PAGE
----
“That’s one way to put it,” Neelam Singh said with a laugh. “But I need to know what the whole picture of my client is to be able to polish away the less... palatable aspects of their lives.”

“But we’re not your clients,” Zaara pointed out.

“Yet.” Neelam smiled coyly, but they were saved at that moment from finding out what exactly she meant by that by Jaspal entering the room in a satin black shirt, his forehead shining with sweat and his chin covered in little white bandages.

“Shaving accident,” he explained, when he saw the women’s eyes widen in response. “I think I got a little nervous tonight.” His wife’s smile tightened but Jaspal continued, oblivious and laughing. “Lucky that Mehra here was around to help!”

And a lean man, with salt-and-pepper hair but a more youthful face than Jaspal Singh Guru strode down the stairs in a crushed linen shirt and beige trousers.

“Hello,” Raahi said to him, in obvious relief. The girls relaxed too. From the quiet, confident bearing of the man, from the way he nodded to each of them, from the understated linen of his shirt and the refreshing waft of his cologne, they knew that they were finally in the company of someone who understood the world they came from, its social codes that dictated quiet elegance as a compulsory and looked on the hunger for fame with contempt.

“Hello,” he said, with a good-natured smile. “Sorry, we kept you waiting. Jaspal decided to attempt a French beard at the last moment. We were trying for Johnny Depp in Tourist but it turned out to be more Sweeney Todd than either of us expected.”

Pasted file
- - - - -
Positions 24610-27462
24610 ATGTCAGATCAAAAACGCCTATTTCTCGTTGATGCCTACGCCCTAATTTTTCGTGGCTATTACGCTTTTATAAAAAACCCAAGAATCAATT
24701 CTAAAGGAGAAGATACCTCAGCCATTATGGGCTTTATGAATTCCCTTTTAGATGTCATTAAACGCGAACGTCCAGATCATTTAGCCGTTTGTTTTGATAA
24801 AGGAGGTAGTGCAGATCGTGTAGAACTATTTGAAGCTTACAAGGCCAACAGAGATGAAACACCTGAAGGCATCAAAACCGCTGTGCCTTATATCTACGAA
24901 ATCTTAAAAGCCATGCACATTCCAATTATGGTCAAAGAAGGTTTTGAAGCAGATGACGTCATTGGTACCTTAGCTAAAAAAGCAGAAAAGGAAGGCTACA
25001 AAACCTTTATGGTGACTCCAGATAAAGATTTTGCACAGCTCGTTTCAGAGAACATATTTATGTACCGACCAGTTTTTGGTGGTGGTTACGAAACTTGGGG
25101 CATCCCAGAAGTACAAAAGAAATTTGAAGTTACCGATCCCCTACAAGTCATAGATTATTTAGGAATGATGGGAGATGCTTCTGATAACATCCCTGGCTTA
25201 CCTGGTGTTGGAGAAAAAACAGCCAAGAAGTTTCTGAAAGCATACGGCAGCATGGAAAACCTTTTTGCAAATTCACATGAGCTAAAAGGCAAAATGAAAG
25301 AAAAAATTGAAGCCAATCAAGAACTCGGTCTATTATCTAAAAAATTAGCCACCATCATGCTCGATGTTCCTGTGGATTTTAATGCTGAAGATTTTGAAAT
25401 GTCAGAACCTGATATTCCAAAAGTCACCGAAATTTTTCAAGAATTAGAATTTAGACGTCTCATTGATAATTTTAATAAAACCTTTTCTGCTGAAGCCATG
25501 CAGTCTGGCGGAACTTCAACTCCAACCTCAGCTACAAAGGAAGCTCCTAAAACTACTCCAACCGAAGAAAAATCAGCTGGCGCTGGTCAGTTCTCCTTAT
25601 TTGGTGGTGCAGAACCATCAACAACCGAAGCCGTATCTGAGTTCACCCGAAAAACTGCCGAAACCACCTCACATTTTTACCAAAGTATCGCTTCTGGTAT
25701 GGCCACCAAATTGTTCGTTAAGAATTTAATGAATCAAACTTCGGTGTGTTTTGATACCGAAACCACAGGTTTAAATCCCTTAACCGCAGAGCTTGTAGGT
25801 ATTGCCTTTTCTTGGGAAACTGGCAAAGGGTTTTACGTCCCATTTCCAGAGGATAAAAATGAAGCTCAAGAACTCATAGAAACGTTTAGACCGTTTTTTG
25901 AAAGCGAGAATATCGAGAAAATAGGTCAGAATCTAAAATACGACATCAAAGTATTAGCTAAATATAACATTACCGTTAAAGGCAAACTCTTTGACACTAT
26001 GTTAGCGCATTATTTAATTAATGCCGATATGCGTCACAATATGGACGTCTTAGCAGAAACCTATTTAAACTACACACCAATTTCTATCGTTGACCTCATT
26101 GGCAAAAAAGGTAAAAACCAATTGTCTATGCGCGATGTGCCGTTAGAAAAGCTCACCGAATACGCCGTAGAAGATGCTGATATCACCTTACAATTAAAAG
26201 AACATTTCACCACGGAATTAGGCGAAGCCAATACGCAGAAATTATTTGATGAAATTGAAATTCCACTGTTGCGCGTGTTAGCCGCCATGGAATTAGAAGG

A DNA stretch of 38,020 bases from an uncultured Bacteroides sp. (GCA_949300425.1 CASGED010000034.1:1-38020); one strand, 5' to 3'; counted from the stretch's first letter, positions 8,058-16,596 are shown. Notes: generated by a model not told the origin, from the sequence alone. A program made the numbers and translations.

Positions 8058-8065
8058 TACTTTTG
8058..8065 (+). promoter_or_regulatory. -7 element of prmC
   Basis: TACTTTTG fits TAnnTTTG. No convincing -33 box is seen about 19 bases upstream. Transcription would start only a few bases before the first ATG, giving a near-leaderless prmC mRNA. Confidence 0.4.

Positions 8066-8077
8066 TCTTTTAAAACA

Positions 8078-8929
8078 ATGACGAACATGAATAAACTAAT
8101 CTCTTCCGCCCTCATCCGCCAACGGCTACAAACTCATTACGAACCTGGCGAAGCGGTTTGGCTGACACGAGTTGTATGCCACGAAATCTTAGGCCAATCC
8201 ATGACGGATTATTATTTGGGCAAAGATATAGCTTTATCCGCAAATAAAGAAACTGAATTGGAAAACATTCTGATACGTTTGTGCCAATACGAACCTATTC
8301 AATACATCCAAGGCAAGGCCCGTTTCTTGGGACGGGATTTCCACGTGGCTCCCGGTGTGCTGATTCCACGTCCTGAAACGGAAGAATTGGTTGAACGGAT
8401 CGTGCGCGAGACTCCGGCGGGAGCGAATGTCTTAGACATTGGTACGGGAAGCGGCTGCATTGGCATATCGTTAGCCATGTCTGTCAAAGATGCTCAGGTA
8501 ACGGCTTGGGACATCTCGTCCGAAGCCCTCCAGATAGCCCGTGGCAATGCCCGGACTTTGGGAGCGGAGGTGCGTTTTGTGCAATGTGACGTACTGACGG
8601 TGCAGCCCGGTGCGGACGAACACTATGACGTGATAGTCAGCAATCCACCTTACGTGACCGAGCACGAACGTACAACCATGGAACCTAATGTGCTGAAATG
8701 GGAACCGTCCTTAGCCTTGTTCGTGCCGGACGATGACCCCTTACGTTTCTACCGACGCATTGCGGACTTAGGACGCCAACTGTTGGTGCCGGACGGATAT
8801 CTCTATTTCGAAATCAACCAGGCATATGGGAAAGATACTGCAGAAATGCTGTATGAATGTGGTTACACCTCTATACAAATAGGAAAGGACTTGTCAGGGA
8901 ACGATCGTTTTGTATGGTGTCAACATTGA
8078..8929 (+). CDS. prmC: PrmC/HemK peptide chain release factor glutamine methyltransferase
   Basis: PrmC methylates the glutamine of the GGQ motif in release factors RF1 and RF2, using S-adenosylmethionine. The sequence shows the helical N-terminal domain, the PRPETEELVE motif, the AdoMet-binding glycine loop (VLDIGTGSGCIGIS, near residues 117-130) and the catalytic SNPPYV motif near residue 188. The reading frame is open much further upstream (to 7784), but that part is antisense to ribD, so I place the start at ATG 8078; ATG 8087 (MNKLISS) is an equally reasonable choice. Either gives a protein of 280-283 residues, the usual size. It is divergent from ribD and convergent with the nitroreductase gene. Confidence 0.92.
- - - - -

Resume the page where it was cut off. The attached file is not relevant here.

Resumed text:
Raahi laughed, charmed. Seher smiled too. Zaara tried to rearrange her expression into something less pissed off.

“Thank God Mehra still practices,” Jaspal continued, indicating the stitches on his face. “Or I’d be in the emergency room now, instead of sitting down to dinner with... you.”

His gaze shone on Raahi with a little too much meaning.

“Ah well,” Raahi smiled and turned to the gentleman beside him, “It’s good to meet you Mr Mehra. These are my daughters. Seher and Zaara.”

“And we’re going to make them famous with a capital F,” Neelam Singh announced, raising her glass. None of the women at the table rose their glasses in response. Mehra’s eyebrows lifted ever so slightly.

“What?” Neelam asked, confused by their frozen expressions but still enthusiastic “By the time I’m done, you two are going to be better known than anyone in Bollywood!”

“Just like their mother,” Jaspal added. “Neelu can turn you into the Kardashians of India!”

“Congratulations,” Mehra said, dryly.

“My daughters aren’t interested in acting,” Raahi said when she had recovered her voice. But the impact of this was diluted by the maid coming in just then to announce that dinner was served.

“Come!” Neelu waved her hand and flounced out of the room, expecting the rest of the party to follow her like sheep.

Jaspal was too busy smiling at Raahi to notice that his wife was being rude. Seher noticed, however, that the corners of Mehra’s mouth had turned upwards, in an almost indulgent smile at his friend’s ill-mannered wife. Yes, he definitely belonged to their world.

Perhaps this dinner wouldn’t be so intolerable after all.

(To be continued)

This is the 19th episode of Riva Razdan’s serialised novel Nonsense and Respectability,published every Sunday

Riva Razdan is a New York University graduate and currently working as a screenwriter and author based in Mumbai. Her debut novel Arzu was published by Hachette India in 2021